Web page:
The study investigated effects of five different microbial inoculants on silage fermentation and nutritive value. Silage was prepared from red clover-rich material with dry matter content after 24 hours of wilting of 170 g kgí1 for the first cut and 430 g kgí1 for the second cut. Tests with five different commercial inoculants were based on different strains of Lactobacillus plantarum which were used alone or in combinations with other lactic acid bacteria (1/BO, 2/BI, 3/SI, 4/EC, 5/BM), and chemical additive (CHEM) were used. Six commercial additives were compared with the untreated control. The additives were applied to fresh forage at the levels recommended by the manufacturers. Chemical compositions of the first and second cut of red clover were significantly different í crude protein 176 g kgí1 and 143 g kgí1 ; NDF 366 g kgí1 and 503 g kgí1 DM respectively. In the first trial, silages treated with 2/BI had lower levels of acetic acid 25.5 g kgí1 and ethanol 8.0 g kgí1 compared to the control values of 35.6 g kgí1 and 11.6 g kgí1 (P<0.05). Otherwise, the pH, and contents of ammonia nitrogen, ethanol and organic acids were no different from the control silage. In the second trial, silage treated with 1/BO and 4/EC showed the highest contents of lactic acid. Compared to the untreated control silage, the acetic acid content was lower in silages treated with 2/BI, 3/SI and 5/BM (P<0.05). The lactic acid:acetic acid ratio was higher in inoculated silages: for 1/BO, 2/BI; 3/SI, 4/EC and 5/BM it was 2.73; 2.17; 1.98; 2.03 and 2.87, respectively. The same ratio for the control silage was 1.83. All commercial inoculants improved the fermentation quality of red clover silage under the conditions stated. No differences were found between dry matter in vitro digestibility of the inoculated and the control silage for both the first and second cut. Digestibility of the red clover silage treated with CHEM was higher than that of the control silage by 4.6% for the first cut and by 7.3% for the second cut (P<0.001).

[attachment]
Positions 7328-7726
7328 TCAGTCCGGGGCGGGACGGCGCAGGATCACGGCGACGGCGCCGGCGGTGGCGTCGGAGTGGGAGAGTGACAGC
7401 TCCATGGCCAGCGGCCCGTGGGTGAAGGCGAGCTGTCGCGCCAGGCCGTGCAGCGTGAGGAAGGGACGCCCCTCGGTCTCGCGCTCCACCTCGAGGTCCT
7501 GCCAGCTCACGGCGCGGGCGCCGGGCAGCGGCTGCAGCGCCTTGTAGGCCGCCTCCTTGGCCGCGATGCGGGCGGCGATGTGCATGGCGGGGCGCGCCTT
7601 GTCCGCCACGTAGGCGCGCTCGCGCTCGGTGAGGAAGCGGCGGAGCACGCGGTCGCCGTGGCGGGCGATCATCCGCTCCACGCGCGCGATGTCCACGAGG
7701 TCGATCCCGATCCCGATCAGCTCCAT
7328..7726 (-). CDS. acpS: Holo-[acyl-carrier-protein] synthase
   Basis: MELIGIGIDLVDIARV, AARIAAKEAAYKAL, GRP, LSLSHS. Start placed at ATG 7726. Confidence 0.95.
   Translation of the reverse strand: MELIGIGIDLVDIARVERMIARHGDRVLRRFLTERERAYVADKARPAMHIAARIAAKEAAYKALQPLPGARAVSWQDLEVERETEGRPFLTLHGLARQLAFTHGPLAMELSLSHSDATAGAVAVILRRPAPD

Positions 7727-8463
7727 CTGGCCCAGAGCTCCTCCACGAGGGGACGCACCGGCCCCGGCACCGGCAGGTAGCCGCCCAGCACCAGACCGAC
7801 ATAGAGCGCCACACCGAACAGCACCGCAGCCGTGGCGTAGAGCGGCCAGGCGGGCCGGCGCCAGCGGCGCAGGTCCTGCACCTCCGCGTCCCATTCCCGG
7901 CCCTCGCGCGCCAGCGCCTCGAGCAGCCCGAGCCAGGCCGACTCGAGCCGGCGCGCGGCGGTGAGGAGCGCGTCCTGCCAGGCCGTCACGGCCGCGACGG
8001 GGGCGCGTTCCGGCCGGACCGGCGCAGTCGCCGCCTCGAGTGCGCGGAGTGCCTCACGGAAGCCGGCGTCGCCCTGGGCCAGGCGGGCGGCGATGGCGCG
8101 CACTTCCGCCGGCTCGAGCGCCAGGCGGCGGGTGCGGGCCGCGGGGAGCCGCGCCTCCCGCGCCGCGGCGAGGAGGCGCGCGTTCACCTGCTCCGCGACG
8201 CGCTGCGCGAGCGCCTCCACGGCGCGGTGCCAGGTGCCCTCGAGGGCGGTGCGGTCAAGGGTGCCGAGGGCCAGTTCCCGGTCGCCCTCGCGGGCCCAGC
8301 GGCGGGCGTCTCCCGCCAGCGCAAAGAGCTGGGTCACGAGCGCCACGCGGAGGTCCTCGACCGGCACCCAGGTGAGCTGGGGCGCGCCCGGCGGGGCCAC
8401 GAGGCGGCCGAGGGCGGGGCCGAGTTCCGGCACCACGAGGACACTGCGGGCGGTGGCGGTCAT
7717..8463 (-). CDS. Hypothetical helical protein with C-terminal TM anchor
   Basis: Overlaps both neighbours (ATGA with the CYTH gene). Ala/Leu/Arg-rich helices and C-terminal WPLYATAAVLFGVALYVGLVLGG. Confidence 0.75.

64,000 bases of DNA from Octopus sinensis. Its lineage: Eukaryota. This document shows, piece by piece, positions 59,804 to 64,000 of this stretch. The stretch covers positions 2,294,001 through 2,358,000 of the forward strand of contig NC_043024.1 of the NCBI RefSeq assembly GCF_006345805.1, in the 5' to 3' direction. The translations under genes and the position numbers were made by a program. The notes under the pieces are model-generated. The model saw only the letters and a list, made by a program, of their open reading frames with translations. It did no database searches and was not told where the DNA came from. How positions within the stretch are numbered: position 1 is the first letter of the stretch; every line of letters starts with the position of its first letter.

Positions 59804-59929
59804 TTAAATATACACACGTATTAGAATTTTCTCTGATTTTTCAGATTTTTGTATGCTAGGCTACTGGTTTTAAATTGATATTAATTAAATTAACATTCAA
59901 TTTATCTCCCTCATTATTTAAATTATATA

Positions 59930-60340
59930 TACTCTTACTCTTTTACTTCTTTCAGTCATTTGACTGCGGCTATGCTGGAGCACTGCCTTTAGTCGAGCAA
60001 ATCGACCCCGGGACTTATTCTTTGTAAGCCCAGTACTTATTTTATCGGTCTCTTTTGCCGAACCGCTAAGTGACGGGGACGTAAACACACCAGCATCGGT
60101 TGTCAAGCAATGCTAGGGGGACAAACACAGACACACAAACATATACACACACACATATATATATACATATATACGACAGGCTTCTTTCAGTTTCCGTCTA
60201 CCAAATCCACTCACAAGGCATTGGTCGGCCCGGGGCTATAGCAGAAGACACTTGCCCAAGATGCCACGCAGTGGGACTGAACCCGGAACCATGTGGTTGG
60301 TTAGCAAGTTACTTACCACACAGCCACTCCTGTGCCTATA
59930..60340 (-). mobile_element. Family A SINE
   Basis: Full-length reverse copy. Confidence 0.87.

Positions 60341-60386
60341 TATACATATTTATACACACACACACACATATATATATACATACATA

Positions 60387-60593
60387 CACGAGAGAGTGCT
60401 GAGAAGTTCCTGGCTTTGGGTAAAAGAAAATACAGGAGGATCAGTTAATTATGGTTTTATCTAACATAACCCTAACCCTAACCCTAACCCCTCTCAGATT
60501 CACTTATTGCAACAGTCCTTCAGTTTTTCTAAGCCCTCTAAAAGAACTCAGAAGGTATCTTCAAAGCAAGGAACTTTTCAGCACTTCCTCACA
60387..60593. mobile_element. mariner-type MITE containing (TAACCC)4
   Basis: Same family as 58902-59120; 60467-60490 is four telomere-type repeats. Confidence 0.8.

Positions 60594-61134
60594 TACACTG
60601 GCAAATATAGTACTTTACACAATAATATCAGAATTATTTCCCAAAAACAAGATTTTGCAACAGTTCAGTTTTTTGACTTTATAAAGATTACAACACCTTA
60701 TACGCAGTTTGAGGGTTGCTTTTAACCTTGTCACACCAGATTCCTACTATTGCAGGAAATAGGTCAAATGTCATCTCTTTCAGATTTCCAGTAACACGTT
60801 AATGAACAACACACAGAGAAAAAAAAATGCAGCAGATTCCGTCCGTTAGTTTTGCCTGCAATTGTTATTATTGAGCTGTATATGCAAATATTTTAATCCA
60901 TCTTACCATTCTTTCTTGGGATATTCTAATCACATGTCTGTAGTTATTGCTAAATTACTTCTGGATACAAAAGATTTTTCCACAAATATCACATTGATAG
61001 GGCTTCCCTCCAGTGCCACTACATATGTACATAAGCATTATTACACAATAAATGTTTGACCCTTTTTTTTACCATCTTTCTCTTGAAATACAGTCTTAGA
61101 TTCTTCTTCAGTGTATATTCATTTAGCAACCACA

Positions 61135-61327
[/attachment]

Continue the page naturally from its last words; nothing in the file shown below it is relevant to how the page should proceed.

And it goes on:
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483-492 L. Baležentienė and S. Mikulionienė
Chemical composition of galega mixtures silages
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Chemical composition of galega mixtures silages

L. Baležentienė and S. Mikulionienė

Lithuanian University of Agriculture, Studentų 11, LT-4324, Akademija, Kaunas distr.,Lithuania; e-mail: ligita.balezentiene@ lzuu.lt

Abstract:

A b s t r a c t . According to the near-infrared reflectance spectroscopy data, the chemical composition of fodder galega (Galega orientalis Lam.) is more valuable forage than traditional fodder plants such as the red clover and timothy at budding-early flowering stage. Due to the high concentration of total protein (231 g kg-1) and some amino acids (asp, glu, phenylala), galega fresh mass could be used as a substitute for the soybean cake for 1.4–2.9 kg equivalent amounts. The mean of asp, glu and phenylala content in galega DM constitutes 68.22–56.37 % of their concentration in soybean cake. The high total protein concentration of fodder galega which was determined indicated that this crop could be used for increasing the protein content of livestock rations and successfully replace soybean cake, which is imported and expensive.For supplying livestock with succulent forage during the year and for producing highquality silage, galega mixtures with grasses containing many water-soluble carbohydrates could be ensiled. Possibilities of ensiling mixtures of early flowering stage fodder galega (1:1) with orchardgrass (Dactylis glomerata L.), timothy (Phleum pratense L.), wheat grass (Elytrigia repens L.), milk stage maize and sugar beet leaves were studied at Research Station and Training Farm of Lithuanian University of Agriculture. The addition of 0.3% FPC to galega-maize silage had no significant influence on DM (225 and 214 g kg-1), mineral element concentration and pH value (4.7 and 4.4) as compared to galega-maize silage without preservatives. The results of ensiling indicate that the quality of pure galega and galega-wheat grass silage was poor quality due to an unbalanced ratio of protein and water-soluble carbohydrates. Fodder galega appears suitable for ensiling with a grass component (orchardgrass, timothy or maize) which accumulated not less than 30% DM.